posted on Feb, 1 2017 @ 03:05 AM
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originally posted by: Deaf Alien
a reply to: Bedlam

Why are you talking about their skills in making that movie?


Why are you according them an understanding they have no more than you or I?

eta:
Neill Blomkamp is a film major. Jeremy Stangroom is an economist. Neither has any more formal training in philosophy than I do. In addition, they have no special knowledge that grants them the ability to say a 'soul' or as you call it 'personal identity' is more correct than any other speculation on the nature of consciousness, and I'd say a great deal less than other people who have long since addressed Cartesian duality over and over and over through the ages.
edit on 1-2-2017 by Bedlam because: (no reason given)



posted on Feb, 1 2017 @ 03:06 AM
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a reply to: Bedlam

If you can't understand the test and what I am talking about then there's nothing to discuss.



posted on Feb, 1 2017 @ 03:10 AM
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originally posted by: Deaf Alien
a reply to: Bedlam

If you can't understand the test and what I am talking about then there's nothing to discuss.


Your test is a blunt instrument written by an amateur. Why arrogate some sort of magic ability to it? It's because it reinforces your personal belief. Nothing more.



posted on Feb, 1 2017 @ 03:15 AM
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originally posted by: Deaf Alien
a reply to: boozo

It's strange really.

Some people get it.
Some don't.


Phineas Gage. Some people get it. Some don't.

If frontal lobe damage can alter behavior, and it does, where does that leave 'soul'?



posted on Feb, 1 2017 @ 03:19 AM
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Phineas Gage, one of the first well documented cases of brain injury altering personality:



In 1848, Gage, 25, was the foreman of a crew cutting a railroad bed in Cavendish, Vermont. On September 13, as he was using a tamping iron to pack explosive powder into a hole, the powder detonated. The tamping iron—43 inches long, 1.25 inches in diameter and weighing 13.25 pounds—shot skyward, penetrated Gage’s left cheek, ripped into his brain and exited through his skull, landing several dozen feet away. Though blinded in his left eye, he might not even have lost consciousness, and he remained savvy enough to tell a doctor that day, “Here is business enough for you.”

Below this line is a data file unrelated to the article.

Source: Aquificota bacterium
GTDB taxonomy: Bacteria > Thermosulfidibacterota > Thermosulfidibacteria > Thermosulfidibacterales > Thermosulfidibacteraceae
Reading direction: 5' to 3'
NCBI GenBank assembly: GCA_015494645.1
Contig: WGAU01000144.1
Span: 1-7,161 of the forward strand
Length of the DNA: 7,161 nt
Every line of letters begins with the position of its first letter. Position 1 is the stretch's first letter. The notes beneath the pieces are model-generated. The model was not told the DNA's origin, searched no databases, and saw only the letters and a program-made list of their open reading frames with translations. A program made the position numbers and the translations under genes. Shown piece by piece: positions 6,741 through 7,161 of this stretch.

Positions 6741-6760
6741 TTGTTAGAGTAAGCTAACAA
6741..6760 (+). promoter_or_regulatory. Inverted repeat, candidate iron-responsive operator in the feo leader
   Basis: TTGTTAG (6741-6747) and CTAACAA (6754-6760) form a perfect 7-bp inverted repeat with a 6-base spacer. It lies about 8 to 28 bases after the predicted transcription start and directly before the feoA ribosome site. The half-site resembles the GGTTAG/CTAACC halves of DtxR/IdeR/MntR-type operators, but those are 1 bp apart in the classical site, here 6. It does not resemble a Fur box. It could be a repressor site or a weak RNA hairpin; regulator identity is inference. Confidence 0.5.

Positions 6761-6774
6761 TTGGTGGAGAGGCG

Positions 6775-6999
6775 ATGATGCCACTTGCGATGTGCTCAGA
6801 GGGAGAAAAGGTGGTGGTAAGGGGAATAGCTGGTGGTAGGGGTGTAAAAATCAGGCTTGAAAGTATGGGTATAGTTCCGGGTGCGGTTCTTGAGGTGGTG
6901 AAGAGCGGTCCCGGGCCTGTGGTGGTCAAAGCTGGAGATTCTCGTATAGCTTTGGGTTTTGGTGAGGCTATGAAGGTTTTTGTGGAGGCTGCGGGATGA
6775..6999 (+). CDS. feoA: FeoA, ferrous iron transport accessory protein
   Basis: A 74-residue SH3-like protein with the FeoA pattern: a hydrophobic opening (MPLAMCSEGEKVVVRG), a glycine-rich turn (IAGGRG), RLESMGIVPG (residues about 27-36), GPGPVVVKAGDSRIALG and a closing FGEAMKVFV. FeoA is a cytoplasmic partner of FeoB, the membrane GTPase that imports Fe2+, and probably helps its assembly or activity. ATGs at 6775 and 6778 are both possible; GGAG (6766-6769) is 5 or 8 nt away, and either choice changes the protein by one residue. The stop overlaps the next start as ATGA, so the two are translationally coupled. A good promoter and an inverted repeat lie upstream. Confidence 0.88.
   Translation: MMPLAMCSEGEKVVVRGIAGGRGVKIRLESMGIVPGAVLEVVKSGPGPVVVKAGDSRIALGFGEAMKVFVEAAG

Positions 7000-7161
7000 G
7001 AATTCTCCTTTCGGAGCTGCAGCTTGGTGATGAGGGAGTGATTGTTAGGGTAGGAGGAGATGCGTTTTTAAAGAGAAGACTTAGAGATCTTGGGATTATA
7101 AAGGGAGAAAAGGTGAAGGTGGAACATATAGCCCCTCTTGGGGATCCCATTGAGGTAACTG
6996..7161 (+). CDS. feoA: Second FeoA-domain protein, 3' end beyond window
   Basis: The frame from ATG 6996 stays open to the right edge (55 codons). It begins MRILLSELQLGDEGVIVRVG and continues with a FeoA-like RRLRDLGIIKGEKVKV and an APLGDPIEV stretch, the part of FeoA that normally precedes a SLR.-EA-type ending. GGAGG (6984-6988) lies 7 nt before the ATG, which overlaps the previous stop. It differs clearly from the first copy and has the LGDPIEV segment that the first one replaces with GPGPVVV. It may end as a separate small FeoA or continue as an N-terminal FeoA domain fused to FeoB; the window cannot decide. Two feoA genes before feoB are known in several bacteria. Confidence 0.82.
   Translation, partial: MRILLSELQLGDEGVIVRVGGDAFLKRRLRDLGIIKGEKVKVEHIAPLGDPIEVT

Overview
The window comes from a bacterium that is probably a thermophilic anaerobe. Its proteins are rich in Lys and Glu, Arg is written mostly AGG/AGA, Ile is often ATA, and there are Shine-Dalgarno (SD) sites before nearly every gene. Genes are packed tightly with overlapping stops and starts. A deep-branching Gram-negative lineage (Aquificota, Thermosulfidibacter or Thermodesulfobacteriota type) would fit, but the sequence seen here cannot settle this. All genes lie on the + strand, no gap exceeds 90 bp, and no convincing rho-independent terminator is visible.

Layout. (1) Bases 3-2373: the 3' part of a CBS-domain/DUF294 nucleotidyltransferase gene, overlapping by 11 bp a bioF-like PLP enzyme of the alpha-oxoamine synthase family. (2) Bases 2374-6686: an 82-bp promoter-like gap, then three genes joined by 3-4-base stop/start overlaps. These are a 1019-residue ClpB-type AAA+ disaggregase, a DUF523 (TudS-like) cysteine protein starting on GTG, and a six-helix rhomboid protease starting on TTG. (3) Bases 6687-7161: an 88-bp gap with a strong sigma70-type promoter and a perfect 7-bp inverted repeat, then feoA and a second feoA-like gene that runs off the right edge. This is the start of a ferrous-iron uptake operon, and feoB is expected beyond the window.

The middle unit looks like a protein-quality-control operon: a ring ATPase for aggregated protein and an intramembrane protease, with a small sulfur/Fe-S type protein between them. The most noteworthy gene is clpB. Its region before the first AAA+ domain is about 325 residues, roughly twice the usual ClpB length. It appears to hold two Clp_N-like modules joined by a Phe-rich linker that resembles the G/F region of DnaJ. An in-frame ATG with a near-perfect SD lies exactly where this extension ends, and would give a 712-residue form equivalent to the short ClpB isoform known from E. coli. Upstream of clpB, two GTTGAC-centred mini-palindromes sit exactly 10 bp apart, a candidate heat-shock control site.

Gage’s initial survival would have ensured him a measure of celebrity, but his name was etched into history by observations made by John Martyn Harlow, the doctor who treated him for a few months afterward. Gage’s friends found him“no longer Gage,” Harlow wrote. The balance between his “intellectual faculties and animal propensities” seemed gone. He could not stick to plans, uttered “the grossest profanity” and showed “little deference for his fellows.” The railroad-construction company that employed him, which had thought him a model foreman, refused to take him back.



to wit:
edit on 1-2-2017 by Bedlam because: (no reason given)



posted on Feb, 1 2017 @ 06:22 AM
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a reply to: namelesss

And everything you perceive is just in your mind like an illusion made by you, right?



posted on Feb, 1 2017 @ 09:43 AM
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originally posted by: tikbalang
a reply to: namelesss

And everything you perceive is just in your mind like an illusion made by you, right?

Personally, I think the mind can affect perception, but there was an actual stimulus or data that your mind took in that it uses to create that perception of reality.

So, no -- everything I perceive is NOT just in my mind, but HOW I perceive everything is a product of my mind/brain.